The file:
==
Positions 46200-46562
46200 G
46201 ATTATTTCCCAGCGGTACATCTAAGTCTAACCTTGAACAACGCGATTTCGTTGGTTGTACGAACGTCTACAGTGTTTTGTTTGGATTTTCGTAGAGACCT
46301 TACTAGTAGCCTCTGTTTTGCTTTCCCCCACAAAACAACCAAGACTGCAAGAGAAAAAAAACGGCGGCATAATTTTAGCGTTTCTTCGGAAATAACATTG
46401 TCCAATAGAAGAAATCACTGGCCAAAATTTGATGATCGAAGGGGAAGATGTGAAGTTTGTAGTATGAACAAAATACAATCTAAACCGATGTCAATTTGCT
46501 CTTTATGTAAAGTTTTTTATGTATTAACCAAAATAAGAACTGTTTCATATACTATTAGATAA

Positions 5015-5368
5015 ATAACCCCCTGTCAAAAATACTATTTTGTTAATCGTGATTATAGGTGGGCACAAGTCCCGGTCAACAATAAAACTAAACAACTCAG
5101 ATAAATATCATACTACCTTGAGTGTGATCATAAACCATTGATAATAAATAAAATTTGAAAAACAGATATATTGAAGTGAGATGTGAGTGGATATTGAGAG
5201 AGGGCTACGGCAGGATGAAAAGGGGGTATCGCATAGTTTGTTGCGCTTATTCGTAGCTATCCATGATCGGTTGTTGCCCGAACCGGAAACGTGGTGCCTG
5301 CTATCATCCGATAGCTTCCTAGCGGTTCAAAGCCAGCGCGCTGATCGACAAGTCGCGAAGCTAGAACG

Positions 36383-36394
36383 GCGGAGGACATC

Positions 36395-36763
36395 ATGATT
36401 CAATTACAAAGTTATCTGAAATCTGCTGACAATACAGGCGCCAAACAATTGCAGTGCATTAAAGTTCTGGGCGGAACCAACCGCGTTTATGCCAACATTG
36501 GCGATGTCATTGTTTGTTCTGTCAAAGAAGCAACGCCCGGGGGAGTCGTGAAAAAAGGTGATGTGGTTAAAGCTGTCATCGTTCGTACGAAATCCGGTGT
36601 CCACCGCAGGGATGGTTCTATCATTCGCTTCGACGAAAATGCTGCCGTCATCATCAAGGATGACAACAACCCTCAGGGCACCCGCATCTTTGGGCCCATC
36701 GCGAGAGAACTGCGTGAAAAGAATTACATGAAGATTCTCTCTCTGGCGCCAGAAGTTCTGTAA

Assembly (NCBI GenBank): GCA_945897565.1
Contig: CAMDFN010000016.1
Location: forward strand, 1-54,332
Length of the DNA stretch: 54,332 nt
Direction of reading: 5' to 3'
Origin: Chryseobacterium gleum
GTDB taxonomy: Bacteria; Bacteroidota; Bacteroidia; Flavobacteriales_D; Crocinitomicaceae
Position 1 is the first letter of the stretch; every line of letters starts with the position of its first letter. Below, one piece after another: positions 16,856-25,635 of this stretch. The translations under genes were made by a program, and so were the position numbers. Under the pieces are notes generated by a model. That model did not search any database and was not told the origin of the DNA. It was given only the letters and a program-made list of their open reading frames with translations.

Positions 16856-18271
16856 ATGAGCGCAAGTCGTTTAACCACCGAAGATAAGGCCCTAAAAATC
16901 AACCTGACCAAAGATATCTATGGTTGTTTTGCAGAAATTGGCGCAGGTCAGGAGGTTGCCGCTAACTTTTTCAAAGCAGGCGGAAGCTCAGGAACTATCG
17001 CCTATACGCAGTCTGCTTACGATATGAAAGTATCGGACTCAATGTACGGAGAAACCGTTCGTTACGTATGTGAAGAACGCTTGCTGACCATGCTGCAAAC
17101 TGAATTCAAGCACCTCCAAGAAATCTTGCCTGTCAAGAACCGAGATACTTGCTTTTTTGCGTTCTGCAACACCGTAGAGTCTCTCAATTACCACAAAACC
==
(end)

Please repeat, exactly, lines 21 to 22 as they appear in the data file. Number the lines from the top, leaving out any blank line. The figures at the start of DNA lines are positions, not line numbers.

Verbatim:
Contig: CAMDFN010000016.1
Location: forward strand, 1-54,332